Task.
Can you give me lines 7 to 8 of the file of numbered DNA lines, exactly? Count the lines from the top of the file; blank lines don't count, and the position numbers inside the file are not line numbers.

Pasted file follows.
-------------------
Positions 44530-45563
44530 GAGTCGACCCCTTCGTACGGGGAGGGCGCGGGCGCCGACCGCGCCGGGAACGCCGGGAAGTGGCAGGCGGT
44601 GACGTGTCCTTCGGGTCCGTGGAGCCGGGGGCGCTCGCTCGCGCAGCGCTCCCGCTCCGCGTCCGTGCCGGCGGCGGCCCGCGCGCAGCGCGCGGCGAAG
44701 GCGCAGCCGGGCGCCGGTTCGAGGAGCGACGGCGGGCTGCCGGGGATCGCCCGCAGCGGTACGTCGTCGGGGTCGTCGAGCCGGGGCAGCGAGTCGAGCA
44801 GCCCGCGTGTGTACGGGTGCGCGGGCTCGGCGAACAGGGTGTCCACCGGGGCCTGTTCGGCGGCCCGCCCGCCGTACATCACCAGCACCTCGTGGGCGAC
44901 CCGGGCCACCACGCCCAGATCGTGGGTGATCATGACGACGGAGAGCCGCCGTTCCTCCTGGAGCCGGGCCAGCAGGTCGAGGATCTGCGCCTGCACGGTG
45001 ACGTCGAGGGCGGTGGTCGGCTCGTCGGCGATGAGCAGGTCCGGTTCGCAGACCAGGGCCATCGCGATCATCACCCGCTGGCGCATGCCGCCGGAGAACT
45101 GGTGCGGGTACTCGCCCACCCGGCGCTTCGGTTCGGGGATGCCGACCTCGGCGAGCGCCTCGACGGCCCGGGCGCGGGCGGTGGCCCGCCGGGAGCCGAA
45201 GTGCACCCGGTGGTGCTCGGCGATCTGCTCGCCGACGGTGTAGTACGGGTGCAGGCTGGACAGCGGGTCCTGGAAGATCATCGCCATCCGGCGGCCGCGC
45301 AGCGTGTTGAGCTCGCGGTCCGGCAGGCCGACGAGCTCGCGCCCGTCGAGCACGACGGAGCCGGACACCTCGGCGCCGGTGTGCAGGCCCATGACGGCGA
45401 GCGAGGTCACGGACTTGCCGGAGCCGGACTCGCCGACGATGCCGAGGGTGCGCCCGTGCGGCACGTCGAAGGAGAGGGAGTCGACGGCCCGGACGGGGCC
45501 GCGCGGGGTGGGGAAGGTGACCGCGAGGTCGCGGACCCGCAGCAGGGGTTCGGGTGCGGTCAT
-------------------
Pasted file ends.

45001 ACGTCGAGGGCGGTGGTCGGCTCGTCGGCGATGAGCAGGTCCGGTTCGCAGACCAGGGCCATCGCGATCATCACCCGCTGGCGCATGCCGCCGGAGAACT
45101 GGTGCGGGTACTCGCCCACCCGGCGCTTCGGTTCGGGGATGCCGACCTCGGCGAGCGCCTCGACGGCCCGGGCGCGGGCGGTGGCCCGCCGGGAGCCGAA